Greg & Juvenile Cellulitis

by Dr. Abigail Roeters

Let me introduce you to a little golden retriever puppy named Greg. Greg originally presented to our clinic for a routine puppy physical exam after being adopted by his owners from a breeder in Wisconsin.


On his first physical exam Greg had very significant ear infections in both ears with lots of smelly discharge, redness and inflammation. I also noted that he had some crusting along the bridge of his nose, under his chin and that his lymph nodes located just behind his jaw (submandibular lymph nodes) seemed to be a bit larger than normal. I had discussed with the owners that the enlarged lymph nodes could be due to the severity of the ear infections he was experiencing but that they needed to keep a close eye on him because of his enlarged lymph nodes. When puppy’s lymph nodes are swollen in that location we get concerned about Juvenile Cellulitis also known as “Puppy Strangles”.

What is Juvenile Cellulitis you ask? This is a disease that is usually specific to puppies 3 weeks to 4 months old, but can rarely occur in older pets. Unfortunately there has not been a specific cause identified but it is speculated to arise from dysregulation  of the immune system. It causes facial swelling, severe skin inflammation and crusting as well as enlarged lymph nodes. It is very common within 24 hours of the lymph nodes being enlarged that puppies will develop pustules that will rupture and become crusted specifically on the face and ears.  Skin biopsies can give a definitive diagnosis but commonly these specific clinical signs being noted as well as response to medical treatment can yield a positive diagnosis. The core of treatment is using immunosuppressive doses of steroids and treating secondary bacterial infections with oral antibiotics, medicated shampoos and topical ointments and sprays. Regular rechecks are important to track progress and determine if any changes to treatment plans need to be made.

Back to Greg! At Greg’s first visit we cleaned out his ears with an ear cleaner and started him on a topical ear drop to start treating his ear infections. I also dispensed an oral antibiotic to help clear up the crusting and scabbing that was noted on his muzzle (nose). I pointed out to the owners all the locations on Greg’s body where his lymph nodes that can be felt so that they would be able to monitor at home. If they were noticing that his lymph nodes were getting larger or that his ear infection or skin infection were getting worse they needed to call and recheck sooner than 1 week.

Unfortunately the next day the owners noted that Greg’s ears looked worse and saw more discharge in his ears. They also noted that the crusting and scabbing on his face got dramatically worse over night so they called to have Greg re-evaluated. When Greg was evaluated that day his ear infections had gotten significantly worse, the muzzle of his nose was extremely swollen with pustules and discharge and his submandibular lymph nodes had gotten significantly larger. At this point he was diagnosed with suspected puppy strangles and an immunosuppressive dose of steroids (Prednisone) was started to help Greg.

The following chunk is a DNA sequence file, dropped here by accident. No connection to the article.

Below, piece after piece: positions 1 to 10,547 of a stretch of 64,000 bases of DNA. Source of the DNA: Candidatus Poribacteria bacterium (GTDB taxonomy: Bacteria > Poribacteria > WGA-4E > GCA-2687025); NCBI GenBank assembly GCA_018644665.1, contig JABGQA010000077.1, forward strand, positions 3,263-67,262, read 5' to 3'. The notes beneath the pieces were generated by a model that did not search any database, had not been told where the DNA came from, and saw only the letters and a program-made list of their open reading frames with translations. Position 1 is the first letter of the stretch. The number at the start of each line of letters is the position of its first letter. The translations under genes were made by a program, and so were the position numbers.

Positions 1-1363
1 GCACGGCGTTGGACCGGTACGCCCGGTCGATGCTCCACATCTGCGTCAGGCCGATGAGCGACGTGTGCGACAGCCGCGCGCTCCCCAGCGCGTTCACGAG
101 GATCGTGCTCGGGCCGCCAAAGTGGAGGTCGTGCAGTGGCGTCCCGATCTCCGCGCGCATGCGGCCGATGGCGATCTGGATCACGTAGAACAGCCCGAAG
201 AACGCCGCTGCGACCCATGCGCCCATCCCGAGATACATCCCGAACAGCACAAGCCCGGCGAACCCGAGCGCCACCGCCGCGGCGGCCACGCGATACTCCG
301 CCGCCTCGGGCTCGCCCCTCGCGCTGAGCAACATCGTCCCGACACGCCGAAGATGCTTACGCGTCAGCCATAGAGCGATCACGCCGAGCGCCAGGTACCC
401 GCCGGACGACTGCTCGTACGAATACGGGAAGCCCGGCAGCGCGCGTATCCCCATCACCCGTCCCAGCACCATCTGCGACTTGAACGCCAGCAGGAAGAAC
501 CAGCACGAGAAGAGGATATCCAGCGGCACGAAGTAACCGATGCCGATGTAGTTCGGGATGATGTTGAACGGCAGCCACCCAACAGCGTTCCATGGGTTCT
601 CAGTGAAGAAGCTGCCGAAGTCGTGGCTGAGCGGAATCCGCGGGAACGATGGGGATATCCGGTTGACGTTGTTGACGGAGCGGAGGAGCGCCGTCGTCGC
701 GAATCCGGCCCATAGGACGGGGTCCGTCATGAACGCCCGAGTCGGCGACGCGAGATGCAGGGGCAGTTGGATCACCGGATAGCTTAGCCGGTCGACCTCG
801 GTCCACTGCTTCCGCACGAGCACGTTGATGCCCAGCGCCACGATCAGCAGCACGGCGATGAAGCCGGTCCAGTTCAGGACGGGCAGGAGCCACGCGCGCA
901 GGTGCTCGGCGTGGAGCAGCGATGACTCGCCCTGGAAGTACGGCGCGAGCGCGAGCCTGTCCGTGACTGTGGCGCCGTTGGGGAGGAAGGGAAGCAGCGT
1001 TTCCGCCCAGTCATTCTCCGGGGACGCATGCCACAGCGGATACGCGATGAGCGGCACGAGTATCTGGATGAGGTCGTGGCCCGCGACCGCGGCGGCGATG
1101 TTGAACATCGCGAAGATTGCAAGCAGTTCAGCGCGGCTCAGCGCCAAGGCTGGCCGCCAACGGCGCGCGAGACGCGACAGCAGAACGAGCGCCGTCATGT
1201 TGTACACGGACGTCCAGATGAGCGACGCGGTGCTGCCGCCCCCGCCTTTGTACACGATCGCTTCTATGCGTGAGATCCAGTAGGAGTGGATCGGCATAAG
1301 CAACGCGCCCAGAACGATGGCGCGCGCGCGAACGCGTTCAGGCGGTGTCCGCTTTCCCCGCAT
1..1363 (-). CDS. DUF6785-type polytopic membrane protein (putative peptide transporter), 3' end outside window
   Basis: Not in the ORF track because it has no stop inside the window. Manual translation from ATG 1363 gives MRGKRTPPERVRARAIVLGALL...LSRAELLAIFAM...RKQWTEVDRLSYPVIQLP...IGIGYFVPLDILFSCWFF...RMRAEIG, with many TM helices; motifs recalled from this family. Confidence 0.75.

Greg came in for weekly rechecks to track his improvement. Each week he seemed to be doing better and better. After 2 weeks his ear infections were healed and the skin infection on his nose had improved but was not completely healed. We continued Greg on his oral antibiotics but started slowly decreasing his dose of steroids. Since Greg was doing so great we started pushing his rechecks to every 2 weeks. Greg continued to improve and so his steroids were decreased at each vet visit.

Finally after 5 weeks we were comfortable in Greg’s improvement that he was able to receive his first set of puppy vaccines. We held off vaccinating Greg while treating his puppy strangles for two reasons: 1. a patient with puppy strangles immune system is compromised 2. Greg was on steroids to suppress his immune system therefore this could make the vaccines we give less effective as well as this could compromise his immune system even more.

Greg is doing fantastic at this time and has made a complete recovery. His owners were amazing in staying diligent and were very involved in his treatment plan. It took about 6 weeks to get Greg off of steroids and all other medications and back to his handsome self.  He is now a happy healthy puppy!

Greg is now a social media sensation and can be found at Greg_thegolden on Instagram.  His progress has been remarkable.

What's Next

  • 1

    Call us or schedule an appointment online.

  • 2

    Meet with a doctor for an initial exam.

  • 3

    Put a plan together for your pet.